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# APERTURE CONSTRAINTS: CONSEQUENCES

The procedure for estimating elastic constants from P-, SV- and SH-wave traveltimes can be summarized as tomographic estimation of elliptical velocities and transformation of the elliptical velocities into elastic constants. These two steps have opposite requirements in terms of data aperture. On the one hand, the mapping from elliptical velocities to elastic constants requires velocities estimated from rays that travel as closely as possible to one axis of symmetry (Michelena, 1992c). One the other hand, the tomographic estimation of elliptical velocities requires wide ray angles to improve the conditioning of the problem, the accuracy of the NMO velocities, and the spatial resolution of the result. Therefore, the aperture of the traveltimes used for the inversion should satisfy the following two conditions simultaneously: it shouldn't be too large because otherwise the elliptical approximation may not be adequate, and it shouldn't be too small because otherwise the tomographic estimation of elliptical velocities fails, even if the medium is actually isotropic.

Large ray angles are important for the estimation of moderate and large dips in the medium. Since the procedure doesn't allow the use of large ray angles in the inversion of P- and SV-wave traveltimes, I assume that the dips in the medium are small. If the dips are not small, they can be estimated first from SH-wave, wide-aperture traveltimes (that are truly elliptical), and the result can be used to constrain the boundaries in the inversion of P- and SV-wave data.

The axes of symmetry of the different homogeneous blocks that describe the model are assumed to be vertical or near vertical.[They can also be horizontal or near horizontal. The algorithm works equally well in either case because the axes of symmetry of the ellipses are not constrained to be either the major or the minor axis, as explained in Michelena (1992a).] Therefore, when starting the iterations in the anisotropic traveltime tomography by assuming vertical axes of symmetry, the actual inclinations can be found while the estimation of the elliptical velocities remains accurate, regardless of the wave type. If the axes of symmetry are neither vertical nor close to vertical, we need to find their inclination first by fitting SH-wave traveltimes with heterogeneous elliptically anisotropic models, as explained in Michelena (1992a). Once the inclination of the axes of symmetry of the different blocks is known, the elliptical group velocities of P- and SV-waves at each block are estimated using only rays that travel near the axes of symmetry. This process assumes that the axes of symmetry of the different blocks are in the same plane of the survey, as explained also in Michelena (1992a).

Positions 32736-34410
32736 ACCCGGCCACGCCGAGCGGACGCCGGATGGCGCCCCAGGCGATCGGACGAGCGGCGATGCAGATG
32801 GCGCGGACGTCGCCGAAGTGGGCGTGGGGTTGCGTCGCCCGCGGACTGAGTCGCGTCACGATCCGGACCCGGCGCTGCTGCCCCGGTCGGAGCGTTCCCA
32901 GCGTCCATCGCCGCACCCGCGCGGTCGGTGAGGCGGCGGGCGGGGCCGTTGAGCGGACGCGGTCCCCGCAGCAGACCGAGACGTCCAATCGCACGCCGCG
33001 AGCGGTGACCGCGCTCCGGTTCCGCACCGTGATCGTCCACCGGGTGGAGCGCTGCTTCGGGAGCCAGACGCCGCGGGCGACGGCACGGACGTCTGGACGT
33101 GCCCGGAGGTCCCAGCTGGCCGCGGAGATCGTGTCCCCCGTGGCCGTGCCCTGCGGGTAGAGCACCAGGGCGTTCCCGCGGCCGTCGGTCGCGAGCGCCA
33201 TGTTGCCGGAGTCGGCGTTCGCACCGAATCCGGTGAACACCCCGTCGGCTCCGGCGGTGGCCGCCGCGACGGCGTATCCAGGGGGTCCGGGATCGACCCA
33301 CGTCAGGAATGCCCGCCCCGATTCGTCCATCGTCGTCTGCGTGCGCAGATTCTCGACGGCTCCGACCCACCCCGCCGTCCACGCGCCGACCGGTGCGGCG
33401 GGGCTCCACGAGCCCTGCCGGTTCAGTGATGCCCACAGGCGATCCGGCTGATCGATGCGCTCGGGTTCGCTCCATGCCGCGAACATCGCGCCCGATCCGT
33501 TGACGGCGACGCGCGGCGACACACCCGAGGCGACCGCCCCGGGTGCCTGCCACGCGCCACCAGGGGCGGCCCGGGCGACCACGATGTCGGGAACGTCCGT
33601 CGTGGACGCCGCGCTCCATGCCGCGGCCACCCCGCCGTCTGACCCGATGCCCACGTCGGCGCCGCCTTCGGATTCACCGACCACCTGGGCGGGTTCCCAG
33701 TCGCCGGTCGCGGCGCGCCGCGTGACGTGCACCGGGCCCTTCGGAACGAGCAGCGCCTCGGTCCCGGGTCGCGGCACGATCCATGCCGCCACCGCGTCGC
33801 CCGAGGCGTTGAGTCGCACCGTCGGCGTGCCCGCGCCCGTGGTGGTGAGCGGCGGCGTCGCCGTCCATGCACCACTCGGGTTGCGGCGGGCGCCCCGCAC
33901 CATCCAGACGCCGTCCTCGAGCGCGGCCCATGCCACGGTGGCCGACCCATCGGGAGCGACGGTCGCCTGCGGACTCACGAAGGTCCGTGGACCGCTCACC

In summary, in the absence of SH-wave traveltimes, the medium is assumed to be horizontally layered with vertical axes of symmetry. Small departures from this initial assumption can also be estimated. Larger variations from this initial guess require elliptical SH-wave traveltimes that allow the use of large data apertures.

When the inclination of the axes of symmetry varies across the medium, the estimated elastic constants are referred to different coordinate frames, one for each different axis of symmetry. For purposes of interpretation, having the elastic constants referred to different frames is not a problem as long as we also use the inclination of the axes of symmetry. However, for further computations (finite difference modeling, for example) it might be necessary to transform the elastic constants to a common frame. This transformation can be done by using Bond's matrices (Auld, 1990).

Next: SYNTHETIC EXAMPLE Up: Michelena: Tomographic estimation of Previous: INTRODUCTION
Stanford Exploration Project
11/17/1997